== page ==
Birth control pills have changed the lives of millions of women, allowing them control over reproduction, and limiting pre-menstrual syndrome misery. These drugs typically included combinations of estrogens and progestins, female hormones that can trick the body into infertility. When The Pill first came out, doses of estrogen were much higher, and consequently dangerous side effects like blood clots and high blood pressure were more common. Older progestins were more apt to cause weight gain, masculizing side effects like facial hair, and acne. The modern newest iterations use much lower doses of estrogen, along with progestins that are kinder to the skin and weight. Although these nuisance side effects are less common than in years past, the latest generation of birth control pills are substantially more likely to trigger dangerous blood clots that may form in the legs and travel to the heart and lungs, obstructing vital blood flow. In some cases, the clots, called pulmonary emboli, can be deadly.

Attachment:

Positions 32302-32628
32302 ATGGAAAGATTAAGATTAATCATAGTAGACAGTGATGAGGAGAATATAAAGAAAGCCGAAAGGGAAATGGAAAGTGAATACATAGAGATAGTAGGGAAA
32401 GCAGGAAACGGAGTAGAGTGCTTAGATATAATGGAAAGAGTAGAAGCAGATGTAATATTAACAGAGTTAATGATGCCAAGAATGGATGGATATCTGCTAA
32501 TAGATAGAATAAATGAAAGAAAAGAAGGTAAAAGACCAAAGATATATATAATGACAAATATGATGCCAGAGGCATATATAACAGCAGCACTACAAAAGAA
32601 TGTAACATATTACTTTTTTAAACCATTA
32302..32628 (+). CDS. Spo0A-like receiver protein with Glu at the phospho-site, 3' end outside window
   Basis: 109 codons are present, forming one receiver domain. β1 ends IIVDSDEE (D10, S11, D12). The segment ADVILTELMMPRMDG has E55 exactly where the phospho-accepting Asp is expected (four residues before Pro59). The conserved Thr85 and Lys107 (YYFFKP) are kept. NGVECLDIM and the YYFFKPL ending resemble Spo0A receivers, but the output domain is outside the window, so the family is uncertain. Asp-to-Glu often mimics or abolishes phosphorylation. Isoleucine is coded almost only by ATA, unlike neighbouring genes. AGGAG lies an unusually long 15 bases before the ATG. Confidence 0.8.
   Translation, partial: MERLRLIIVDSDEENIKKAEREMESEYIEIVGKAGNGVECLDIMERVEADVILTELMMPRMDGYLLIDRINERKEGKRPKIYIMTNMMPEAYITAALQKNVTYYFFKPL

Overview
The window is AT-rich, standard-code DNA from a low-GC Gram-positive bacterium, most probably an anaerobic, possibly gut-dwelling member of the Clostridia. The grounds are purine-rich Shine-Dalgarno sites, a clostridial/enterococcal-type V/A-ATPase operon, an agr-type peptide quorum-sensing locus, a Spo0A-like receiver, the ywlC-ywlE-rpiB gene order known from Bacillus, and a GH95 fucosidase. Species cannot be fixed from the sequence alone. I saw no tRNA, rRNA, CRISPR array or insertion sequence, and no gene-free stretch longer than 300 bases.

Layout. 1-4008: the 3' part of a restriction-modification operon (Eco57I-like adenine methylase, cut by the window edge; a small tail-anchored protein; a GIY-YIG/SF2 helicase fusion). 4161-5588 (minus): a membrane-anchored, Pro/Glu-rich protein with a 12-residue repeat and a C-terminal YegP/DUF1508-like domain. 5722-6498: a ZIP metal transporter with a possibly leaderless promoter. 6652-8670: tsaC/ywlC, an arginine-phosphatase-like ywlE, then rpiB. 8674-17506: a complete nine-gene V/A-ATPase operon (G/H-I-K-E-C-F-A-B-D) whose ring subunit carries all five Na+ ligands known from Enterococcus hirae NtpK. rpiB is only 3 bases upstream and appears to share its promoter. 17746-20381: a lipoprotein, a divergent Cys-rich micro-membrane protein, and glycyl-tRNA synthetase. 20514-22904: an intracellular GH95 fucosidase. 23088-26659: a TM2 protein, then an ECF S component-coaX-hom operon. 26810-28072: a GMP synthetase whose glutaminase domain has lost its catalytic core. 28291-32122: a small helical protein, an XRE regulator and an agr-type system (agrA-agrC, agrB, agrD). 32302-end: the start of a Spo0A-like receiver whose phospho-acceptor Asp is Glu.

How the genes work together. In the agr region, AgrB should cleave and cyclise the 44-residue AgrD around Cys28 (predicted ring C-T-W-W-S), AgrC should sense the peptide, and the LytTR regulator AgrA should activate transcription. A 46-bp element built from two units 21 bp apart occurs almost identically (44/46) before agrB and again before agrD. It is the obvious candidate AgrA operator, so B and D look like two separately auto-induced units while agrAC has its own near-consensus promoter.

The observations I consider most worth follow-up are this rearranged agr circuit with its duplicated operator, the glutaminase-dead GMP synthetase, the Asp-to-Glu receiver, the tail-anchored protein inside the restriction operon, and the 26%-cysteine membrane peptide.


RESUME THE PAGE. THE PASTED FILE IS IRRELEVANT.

Forbes.com reporter Tara Haelle describes a recent study clarifying this risk, and shares her personal story of surviving a near fatal Pill-induced pulmonary embolus at the age of 18.
In an interview with Haelle, I noted that the risk is especially high for Pill users who smoke, are over 35, are obese, or who have underlying blood clotting disorders. Yet Haelle had none of these risk factors.
It’s important to understand that while the risk of blood clots is important, it will happen to less than 20 in 10,000 women on the drugs.
To read more about the study, along with Haelle’s personal story of survival, click the link below.